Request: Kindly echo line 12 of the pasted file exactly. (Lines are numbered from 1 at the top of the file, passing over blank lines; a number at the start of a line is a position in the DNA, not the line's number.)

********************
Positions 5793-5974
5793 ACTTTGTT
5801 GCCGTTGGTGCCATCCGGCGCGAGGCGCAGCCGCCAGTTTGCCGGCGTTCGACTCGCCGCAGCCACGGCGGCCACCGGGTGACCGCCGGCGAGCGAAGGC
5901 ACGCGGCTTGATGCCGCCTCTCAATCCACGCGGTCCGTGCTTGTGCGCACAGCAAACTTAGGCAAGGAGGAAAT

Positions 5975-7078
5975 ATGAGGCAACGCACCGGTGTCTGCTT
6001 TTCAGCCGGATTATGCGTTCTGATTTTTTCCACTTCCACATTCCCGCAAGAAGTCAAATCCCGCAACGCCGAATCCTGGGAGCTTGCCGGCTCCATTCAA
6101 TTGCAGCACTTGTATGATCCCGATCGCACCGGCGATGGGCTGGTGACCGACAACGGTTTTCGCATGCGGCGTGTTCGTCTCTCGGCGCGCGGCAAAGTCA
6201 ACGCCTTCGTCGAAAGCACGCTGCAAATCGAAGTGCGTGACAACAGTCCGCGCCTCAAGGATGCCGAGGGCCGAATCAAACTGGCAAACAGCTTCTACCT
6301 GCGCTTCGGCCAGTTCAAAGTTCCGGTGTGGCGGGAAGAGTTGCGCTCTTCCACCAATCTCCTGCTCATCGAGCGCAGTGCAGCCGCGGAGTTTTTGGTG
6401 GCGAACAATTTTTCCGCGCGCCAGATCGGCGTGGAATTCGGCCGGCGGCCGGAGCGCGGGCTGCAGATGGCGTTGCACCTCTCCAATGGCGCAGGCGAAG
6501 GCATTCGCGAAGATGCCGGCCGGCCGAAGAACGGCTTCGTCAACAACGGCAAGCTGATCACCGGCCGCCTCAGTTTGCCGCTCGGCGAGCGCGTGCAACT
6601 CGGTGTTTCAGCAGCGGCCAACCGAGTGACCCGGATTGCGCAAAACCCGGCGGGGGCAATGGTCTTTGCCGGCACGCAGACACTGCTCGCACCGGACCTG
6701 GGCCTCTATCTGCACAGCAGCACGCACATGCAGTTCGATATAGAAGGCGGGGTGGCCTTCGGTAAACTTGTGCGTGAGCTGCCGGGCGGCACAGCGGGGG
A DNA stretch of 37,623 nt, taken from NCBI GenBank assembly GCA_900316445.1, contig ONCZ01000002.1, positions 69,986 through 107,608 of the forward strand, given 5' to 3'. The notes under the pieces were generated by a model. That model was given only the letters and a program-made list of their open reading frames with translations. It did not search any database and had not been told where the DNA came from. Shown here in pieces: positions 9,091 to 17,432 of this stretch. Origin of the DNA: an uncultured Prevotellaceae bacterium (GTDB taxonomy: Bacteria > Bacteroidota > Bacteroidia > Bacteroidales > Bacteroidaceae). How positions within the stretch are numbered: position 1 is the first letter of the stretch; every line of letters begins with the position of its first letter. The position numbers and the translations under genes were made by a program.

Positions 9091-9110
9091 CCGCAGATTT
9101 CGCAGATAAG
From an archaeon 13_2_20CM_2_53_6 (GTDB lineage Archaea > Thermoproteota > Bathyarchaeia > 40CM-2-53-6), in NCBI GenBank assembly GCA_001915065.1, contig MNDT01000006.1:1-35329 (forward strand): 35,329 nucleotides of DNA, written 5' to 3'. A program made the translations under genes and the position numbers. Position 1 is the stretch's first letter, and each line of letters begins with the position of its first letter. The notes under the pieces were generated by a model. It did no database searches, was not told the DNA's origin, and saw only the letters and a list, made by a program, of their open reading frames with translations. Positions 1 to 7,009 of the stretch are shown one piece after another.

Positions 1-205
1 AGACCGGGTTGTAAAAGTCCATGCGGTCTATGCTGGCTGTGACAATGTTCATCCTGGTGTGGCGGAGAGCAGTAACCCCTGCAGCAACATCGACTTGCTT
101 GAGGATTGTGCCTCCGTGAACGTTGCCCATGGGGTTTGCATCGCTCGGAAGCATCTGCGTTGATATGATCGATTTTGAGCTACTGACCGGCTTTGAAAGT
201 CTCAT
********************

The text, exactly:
6501 GCATTCGCGAAGATGCCGGCCGGCCGAAGAACGGCTTCGTCAACAACGGCAAGCTGATCACCGGCCGCCTCAGTTTGCCGCTCGGCGAGCGCGTGCAACT